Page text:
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Photographic survey of benthos provides insights into the Antarctic fish fauna from the Marguerite Bay slope and the Amundsen Sea

Published online by Cambridge University Press:  12 October 2012

Joseph T. Eastman*
Affiliation:
Department of Biomedical Sciences, Ohio University, Athens OH 45701, USA
Margaret O. Amsler
Affiliation:
Department of Biology, University of Alabama at Birmingham, Birmingham, AL 35294, USA
Richard B. Aronson
Affiliation:
Department of Biological Sciences, Florida Institute of Technology, Melbourne, FL 32901, USA
Sven Thatje
Affiliation:
Ocean and Earth Science, University of Southampton, National Oceanography Centre, Southampton SO14 3ZH, UK
James B. McClintock
Affiliation:
Department of Biology, University of Alabama at Birmingham, Birmingham, AL 35294, USA
Stephanie C. Vos
Affiliation:
Department of Biological Sciences, Florida Institute of Technology, Melbourne, FL 32901, USA
Jeffrey W. Kaeli
Affiliation:
Woods Hole Oceanographic Institution, Woods Hole, MA 02543, USA
Hanumant Singh
Affiliation:
Woods Hole Oceanographic Institution, Woods Hole, MA 02543, USA
Mario La Mesa
Affiliation:
ISMAR-CNR, Istituto di Scienze Marine, UOS di Ancona, Largo Fiera della Pesca, 60125 Ancona, Italy

Abstract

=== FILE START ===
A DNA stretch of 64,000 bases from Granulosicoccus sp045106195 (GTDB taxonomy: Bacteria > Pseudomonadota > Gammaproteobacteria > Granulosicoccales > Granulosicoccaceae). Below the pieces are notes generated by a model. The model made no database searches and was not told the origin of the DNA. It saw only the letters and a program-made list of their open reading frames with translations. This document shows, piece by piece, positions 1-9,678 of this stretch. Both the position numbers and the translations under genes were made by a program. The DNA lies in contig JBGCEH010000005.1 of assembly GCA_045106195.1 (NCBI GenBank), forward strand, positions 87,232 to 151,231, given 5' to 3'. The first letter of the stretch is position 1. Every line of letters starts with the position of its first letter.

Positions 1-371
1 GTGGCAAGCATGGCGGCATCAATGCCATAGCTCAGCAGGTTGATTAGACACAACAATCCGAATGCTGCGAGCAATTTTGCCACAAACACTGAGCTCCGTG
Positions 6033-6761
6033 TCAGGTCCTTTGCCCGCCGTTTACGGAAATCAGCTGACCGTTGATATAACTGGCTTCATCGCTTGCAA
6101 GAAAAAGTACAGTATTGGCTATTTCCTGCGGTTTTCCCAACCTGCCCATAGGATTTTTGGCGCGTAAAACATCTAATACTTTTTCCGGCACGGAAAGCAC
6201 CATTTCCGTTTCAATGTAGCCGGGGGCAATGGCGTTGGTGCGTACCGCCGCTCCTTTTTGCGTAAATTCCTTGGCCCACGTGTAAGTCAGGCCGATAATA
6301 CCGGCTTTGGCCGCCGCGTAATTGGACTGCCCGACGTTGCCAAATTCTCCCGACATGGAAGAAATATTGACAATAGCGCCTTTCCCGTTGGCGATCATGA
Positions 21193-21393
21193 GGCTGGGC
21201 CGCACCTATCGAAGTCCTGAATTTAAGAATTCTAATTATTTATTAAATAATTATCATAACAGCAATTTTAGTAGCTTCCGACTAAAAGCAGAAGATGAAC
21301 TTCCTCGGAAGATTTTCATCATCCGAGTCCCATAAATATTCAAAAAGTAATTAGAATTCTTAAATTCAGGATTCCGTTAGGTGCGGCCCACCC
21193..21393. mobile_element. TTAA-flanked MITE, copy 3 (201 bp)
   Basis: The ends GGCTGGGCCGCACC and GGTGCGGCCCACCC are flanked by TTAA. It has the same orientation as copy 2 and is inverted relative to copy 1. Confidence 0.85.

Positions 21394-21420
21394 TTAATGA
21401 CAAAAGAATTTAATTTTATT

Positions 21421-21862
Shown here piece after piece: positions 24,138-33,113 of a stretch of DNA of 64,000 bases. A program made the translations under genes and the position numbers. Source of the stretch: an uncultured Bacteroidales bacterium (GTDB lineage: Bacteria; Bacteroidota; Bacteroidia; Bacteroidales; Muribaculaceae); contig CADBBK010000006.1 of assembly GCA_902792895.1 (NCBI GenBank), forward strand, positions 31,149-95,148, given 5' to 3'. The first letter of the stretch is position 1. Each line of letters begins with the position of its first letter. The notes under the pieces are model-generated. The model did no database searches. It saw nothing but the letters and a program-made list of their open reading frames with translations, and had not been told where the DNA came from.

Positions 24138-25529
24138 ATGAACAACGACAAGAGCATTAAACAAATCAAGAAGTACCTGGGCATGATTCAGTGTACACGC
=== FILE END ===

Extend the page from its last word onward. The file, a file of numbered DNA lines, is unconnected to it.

We reviewed photographic images of fishes from depths of 381–2282 m in Marguerite Bay and 405–2007 m in the Amundsen Sea. Marguerite Bay fishes were 33% notothenioids and 67% non-notothenioids. Channichthyids (47%) and nototheniids (44%) were the most abundant notothenioids. The deep-living channichthyid Chionobathyscus dewitti (74%) and the nototheniid genus Trematomus (66%) were the most abundant taxa within these two families. The most abundant non-notothenioids were the macrourid Macrourus whitsoni (72%) and zoarcids (18%). Amundsen Sea fishes were 87% notothenioids and 13% non-notothenioids, the latter exclusively Macrourus whitsoni. Bathydraconids (38%) and artedidraconids (30%) were the most abundant notothenioids. We observed that Macrourus whitsoni was benthopelagic and benthic and infested by large ectoparasitic copepods. Juvenile (42 cm) Dissostichus mawsoni was not neutrally buoyant and resided on the substrate at 1277 m. Lepidonotothen squamifrons was seen near and on nests of eggs in early December. A Pogonophryne sp. from 2127 m was not a member of the deep-living unspotted P. albipinna group. Chionobathyscus dewitti inhabited the water column as well as the substrate. The pelagic zoarcid Melanostigma gelatinosum was documented in the water column a few metres above the substrate. The zoogeographic character of the Marguerite Bay fauna was West Antarctic or low-Antarctic and the Amundsen Sea was East Antarctic or high-Antarctic.

Type
Biological Sciences
Copyright
Copyright © Antarctic Science Ltd 2012

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Footnotes

This paper is dedicated to the memory of Rebecca Dickhut. Her management skills and boundless energy as co-chief scientist of our Oden cruise made it possible for us to capture the images of Amundsen Sea fauna highlighted here.

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Photographic survey of benthos provides insights into the Antarctic fish fauna from the Marguerite Bay slope and the Amundsen Sea
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